In an effort to bring creativity into the classroom, Waxahachie ISD teachers embraced this Halloween season into their curriculum. Unfortunately, a shortage of pumpkins in Ellis County halted that initiative.
But only momentarily.
Local land development company, Aspen Community Development, had the vision and the land to host The Pumpkin Hach this year. With communal relationships, the pumpkin patch was a success beyond its customers.
On Monday morning, the husband of Wedgeworth Elementary third-grade teacher Erica Brown entered the Aspen business doors desperate to put pumpkins in students’ hands.
Once Aspen Vice President Blain Vinson was made aware of the local initiative, he was more than willing to provide the children with a unique learning experience, with Aspen Community Development President Scott Pendery adding, “When I heard some students could not afford pumpkins for their school projects, I knew Aspen Community Development had to step in.”
As the Aspen team was loading up about 40 pumpkins for Wedgeworth, a Felty Elementary parent contacted The Pumpkin Hach Facebook page inquiring about 75 mini pumpkins for its fifth-grade students.
Together, the Aspen team loaded nearly 100 pumpkins to benefit Waxahachie ISD students.
The Wedgeworth students utilized their pumpkins for a book character project. Students selected a book of their choice, then chose a character from the story and transformed an ordinary orange pumpkin into that character.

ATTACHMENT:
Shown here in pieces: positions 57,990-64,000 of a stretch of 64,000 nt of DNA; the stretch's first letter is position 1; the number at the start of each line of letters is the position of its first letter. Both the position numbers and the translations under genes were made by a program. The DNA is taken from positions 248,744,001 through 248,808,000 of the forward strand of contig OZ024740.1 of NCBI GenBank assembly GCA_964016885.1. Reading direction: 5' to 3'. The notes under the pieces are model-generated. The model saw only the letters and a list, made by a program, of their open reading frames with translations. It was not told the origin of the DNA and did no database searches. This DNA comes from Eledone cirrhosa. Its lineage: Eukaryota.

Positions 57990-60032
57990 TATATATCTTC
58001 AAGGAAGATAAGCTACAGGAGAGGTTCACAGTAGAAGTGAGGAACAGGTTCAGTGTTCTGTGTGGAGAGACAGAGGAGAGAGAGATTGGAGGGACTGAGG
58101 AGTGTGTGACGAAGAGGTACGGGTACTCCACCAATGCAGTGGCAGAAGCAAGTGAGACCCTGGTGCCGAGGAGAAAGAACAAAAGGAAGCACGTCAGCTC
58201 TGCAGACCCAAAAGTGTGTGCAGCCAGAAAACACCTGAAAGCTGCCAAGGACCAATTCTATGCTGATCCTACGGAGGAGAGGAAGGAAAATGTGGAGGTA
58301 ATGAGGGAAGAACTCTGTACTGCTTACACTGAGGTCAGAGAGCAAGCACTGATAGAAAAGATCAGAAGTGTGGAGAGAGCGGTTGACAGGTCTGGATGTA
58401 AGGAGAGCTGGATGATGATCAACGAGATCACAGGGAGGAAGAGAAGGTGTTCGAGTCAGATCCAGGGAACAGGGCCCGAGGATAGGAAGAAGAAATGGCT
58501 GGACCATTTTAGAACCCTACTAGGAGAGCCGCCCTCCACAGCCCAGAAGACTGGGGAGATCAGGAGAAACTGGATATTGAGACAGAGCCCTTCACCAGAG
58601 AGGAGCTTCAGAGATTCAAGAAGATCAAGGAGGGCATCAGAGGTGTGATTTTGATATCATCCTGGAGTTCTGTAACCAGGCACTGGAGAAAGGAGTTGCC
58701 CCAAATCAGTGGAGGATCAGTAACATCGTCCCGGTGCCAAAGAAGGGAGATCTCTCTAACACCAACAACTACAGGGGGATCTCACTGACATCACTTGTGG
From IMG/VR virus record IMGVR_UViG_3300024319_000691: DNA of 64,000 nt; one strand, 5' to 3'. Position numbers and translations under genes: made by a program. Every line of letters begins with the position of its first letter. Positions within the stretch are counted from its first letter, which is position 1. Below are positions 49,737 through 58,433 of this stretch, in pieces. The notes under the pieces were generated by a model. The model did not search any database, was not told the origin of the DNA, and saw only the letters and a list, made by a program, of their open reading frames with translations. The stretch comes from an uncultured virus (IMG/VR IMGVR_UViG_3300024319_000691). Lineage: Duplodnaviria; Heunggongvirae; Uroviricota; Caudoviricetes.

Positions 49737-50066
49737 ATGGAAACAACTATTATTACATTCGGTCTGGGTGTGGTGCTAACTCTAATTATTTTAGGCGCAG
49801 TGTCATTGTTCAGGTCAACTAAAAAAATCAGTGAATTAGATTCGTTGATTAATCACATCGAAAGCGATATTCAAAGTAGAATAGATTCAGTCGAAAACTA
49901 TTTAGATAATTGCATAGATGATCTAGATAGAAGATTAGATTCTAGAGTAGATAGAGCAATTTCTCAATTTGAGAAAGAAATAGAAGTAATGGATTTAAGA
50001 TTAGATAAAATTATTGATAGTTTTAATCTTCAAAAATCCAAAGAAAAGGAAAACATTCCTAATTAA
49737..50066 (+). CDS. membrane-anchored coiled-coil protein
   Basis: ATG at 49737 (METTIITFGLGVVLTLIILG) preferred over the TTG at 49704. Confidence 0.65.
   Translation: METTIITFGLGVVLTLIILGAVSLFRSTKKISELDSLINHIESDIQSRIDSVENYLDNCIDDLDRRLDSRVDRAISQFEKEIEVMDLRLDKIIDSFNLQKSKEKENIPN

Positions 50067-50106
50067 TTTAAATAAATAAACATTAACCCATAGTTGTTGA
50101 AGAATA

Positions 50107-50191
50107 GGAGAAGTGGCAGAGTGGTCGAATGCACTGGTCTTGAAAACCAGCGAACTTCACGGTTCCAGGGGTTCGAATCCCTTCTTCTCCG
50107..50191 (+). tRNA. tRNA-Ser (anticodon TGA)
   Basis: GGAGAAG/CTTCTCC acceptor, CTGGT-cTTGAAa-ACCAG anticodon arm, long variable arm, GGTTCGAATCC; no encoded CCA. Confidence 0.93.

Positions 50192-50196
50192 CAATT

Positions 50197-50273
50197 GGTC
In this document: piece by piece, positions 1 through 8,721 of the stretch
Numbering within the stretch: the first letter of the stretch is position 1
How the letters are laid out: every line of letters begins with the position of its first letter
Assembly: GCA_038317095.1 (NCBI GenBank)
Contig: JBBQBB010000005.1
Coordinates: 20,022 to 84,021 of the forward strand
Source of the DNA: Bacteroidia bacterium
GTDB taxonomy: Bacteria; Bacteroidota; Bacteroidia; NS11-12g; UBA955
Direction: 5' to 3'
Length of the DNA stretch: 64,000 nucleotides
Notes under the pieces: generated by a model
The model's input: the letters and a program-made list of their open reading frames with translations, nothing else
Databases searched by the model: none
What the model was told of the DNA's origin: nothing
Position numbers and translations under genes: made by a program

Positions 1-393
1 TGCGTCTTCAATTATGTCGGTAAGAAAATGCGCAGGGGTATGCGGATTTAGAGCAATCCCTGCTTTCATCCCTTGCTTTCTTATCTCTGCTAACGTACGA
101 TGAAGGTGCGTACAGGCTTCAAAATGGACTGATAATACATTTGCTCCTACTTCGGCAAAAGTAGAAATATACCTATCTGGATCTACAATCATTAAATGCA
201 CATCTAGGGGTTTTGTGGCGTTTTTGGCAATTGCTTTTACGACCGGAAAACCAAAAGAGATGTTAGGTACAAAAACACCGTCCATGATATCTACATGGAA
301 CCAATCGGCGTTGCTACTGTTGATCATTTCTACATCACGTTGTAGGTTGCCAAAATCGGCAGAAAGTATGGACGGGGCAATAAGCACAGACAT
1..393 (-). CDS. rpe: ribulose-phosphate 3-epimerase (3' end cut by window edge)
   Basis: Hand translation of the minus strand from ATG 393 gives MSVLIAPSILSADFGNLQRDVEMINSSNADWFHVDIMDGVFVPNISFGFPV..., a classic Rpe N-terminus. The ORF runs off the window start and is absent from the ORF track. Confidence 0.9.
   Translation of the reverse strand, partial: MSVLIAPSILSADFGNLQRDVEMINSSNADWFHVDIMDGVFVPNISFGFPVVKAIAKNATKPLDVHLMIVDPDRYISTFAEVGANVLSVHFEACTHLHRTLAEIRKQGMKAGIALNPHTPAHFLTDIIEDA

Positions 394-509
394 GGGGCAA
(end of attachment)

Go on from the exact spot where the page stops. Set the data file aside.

“Students had so much fun creating and writing about their character,” Brown shared with Aspen.
On behalf of the third-grade team, Brown thanked Aspen for its donation and delivery of the pumpkins.
“We are so appreciative of Aspen Community Development for their continued investment in our students,” she said. “Anything that is donated to our schools is something that families and teachers don’t have to purchase, which is a blessing.”
On the other end of town, Felty students tested their science skills on the miniature pumpkins. Felty fifth-grade teacher Jennifer Summers had her students compare the effects of dropping different sized pumpkins into sand.
“We wanted each child to be able to do this experiment,” Summers said. “With this generous gift, all of our students will get a chance to participate and take a pumpkin home.”
A WISD spokesperson also took the time to thank Aspen, saying, “We are thankful for everything Aspen Community Development is doing to make Waxahachie a better place and grateful for the ways they are supporting Waxahachie ISD.”